Income is strongly associated with kidney stone disease-specific quality of life

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INTRODUCTION

Kidney stones are a source of significant morbidity and have been shown to negatively impact health-related quality of life (HRQOL). While socioeconomic status (SES) is associated with HRQOL, it has never been examined in relation to kidney stone disease-specific HRQOL. The purpose of this study was to assess kidney stone patients’ quality of life in relation to income.

METHODS

This was a multi-institutional prospective cohort study where kidney stone patients at 10 stone centers across the U.S. were enrolled. They completed the Wisconsin Stone Quality of Life questionnaire (WISQOL – a validated HRQOL questionnaire specifically tailored to kidney stone patients) between June 2014 and March 2017 at the time of their first clinic visit when presenting for initial stone evaluation. Race/ethnicity was defined by self-report. Each patient’s income was estimated using census median incomes identified by zip code, then further classified into low, middle, and upper income brackets using Pew Research Center guidelines. Linear regression was used to examine the relationship between income and HRQOL, adjusting for age, gender, race, BMI, number of stone events, and number of comorbidities.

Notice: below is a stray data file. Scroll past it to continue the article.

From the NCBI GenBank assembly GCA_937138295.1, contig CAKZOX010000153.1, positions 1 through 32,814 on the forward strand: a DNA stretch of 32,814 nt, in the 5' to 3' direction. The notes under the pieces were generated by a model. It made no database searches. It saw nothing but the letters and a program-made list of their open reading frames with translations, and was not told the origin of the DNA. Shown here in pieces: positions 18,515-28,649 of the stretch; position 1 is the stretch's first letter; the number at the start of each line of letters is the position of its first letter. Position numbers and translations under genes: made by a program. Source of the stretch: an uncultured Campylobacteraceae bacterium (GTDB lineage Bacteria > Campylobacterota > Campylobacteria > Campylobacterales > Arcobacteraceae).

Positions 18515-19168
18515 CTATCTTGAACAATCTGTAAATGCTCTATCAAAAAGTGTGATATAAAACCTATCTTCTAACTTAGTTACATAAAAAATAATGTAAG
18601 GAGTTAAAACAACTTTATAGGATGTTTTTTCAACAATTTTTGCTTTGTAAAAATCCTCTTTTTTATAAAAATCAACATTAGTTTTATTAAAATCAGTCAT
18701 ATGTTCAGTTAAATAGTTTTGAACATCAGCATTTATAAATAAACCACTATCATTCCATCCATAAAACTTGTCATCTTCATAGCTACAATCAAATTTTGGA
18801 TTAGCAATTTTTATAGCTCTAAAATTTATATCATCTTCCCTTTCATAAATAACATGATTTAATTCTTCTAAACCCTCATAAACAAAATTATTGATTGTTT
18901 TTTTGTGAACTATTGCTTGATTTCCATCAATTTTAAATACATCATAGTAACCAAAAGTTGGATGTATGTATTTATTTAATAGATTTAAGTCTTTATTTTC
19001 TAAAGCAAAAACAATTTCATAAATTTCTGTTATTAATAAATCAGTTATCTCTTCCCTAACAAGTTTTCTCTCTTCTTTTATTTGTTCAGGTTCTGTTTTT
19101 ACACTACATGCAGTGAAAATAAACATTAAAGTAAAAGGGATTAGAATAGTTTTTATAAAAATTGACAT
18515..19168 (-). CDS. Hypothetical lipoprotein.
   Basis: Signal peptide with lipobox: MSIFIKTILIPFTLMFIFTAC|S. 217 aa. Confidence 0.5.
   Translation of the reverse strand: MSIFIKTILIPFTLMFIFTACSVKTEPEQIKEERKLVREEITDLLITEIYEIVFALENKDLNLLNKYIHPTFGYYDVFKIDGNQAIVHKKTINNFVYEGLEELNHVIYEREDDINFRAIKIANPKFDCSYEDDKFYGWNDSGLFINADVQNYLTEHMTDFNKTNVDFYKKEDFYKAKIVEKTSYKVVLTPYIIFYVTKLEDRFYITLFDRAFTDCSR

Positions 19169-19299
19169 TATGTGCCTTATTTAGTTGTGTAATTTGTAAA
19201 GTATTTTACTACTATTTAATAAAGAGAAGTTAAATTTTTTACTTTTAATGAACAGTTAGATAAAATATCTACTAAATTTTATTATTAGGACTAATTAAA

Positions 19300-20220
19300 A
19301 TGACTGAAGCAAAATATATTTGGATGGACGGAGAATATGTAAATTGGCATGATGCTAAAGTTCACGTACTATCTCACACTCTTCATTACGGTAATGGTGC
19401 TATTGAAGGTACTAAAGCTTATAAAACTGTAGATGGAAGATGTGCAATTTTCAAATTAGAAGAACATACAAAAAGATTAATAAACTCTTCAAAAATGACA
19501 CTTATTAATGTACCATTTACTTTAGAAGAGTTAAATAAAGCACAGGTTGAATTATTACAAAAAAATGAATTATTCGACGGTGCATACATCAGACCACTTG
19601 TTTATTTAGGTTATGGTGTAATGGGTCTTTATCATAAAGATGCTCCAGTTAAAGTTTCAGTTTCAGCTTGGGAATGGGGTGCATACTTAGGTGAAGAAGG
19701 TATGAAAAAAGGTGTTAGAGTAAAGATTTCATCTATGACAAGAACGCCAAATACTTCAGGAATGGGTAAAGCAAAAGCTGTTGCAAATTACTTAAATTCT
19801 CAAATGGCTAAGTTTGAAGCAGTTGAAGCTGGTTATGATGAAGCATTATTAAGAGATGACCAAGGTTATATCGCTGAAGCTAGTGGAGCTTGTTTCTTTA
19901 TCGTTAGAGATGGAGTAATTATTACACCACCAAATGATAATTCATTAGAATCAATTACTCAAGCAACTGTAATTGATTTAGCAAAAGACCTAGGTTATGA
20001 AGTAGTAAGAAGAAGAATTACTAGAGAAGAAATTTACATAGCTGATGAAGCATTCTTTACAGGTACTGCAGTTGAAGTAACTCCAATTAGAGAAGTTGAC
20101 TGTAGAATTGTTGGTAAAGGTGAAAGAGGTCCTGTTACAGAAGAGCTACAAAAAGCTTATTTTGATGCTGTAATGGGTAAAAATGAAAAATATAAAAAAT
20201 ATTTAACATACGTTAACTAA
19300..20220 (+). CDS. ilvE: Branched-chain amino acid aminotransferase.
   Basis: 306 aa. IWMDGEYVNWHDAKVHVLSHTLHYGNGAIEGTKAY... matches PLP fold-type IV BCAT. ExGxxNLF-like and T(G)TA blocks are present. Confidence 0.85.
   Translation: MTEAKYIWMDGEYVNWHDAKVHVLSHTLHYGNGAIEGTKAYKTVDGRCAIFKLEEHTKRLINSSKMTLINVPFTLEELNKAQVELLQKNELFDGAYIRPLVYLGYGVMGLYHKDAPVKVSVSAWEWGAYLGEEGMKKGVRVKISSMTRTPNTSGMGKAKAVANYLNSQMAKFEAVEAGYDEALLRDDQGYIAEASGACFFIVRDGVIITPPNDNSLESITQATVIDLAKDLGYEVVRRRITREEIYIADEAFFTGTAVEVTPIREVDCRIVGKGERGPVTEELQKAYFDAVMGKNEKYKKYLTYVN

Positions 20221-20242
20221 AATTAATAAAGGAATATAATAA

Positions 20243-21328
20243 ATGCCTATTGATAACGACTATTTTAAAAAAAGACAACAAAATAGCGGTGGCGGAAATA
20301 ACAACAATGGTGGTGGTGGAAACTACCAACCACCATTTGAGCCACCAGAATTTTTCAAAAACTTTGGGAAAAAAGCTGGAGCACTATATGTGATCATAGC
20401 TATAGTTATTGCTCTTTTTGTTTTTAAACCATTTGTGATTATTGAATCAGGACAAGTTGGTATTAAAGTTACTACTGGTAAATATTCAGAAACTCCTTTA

RESULTS

The study sample included 1,777 individuals. Older age and male gender were significantly associated with higher WISQOL scores (p<0.010). Factors associated with lower WISQOL scores were low income, non-White race, overweight or extremely obese BMI, the presence of 3 or more comorbidities, and severe recurrent stone formation. In a multiple regression model, the effect of income on QOL weakened but remained statistically significant (p<0.050, Table 1).</p>

CONCLUSION

Lower income, when adjusted for age, race, gender, BMI, number of stone events, and comorbidities, is statistically significantly associated with lower stone-specific HRQOL. Understanding how SES impacts HRQOL may lend insight into ways to optimize the management of patients with kidney stones.

Funding: NIH grant P20-DK-116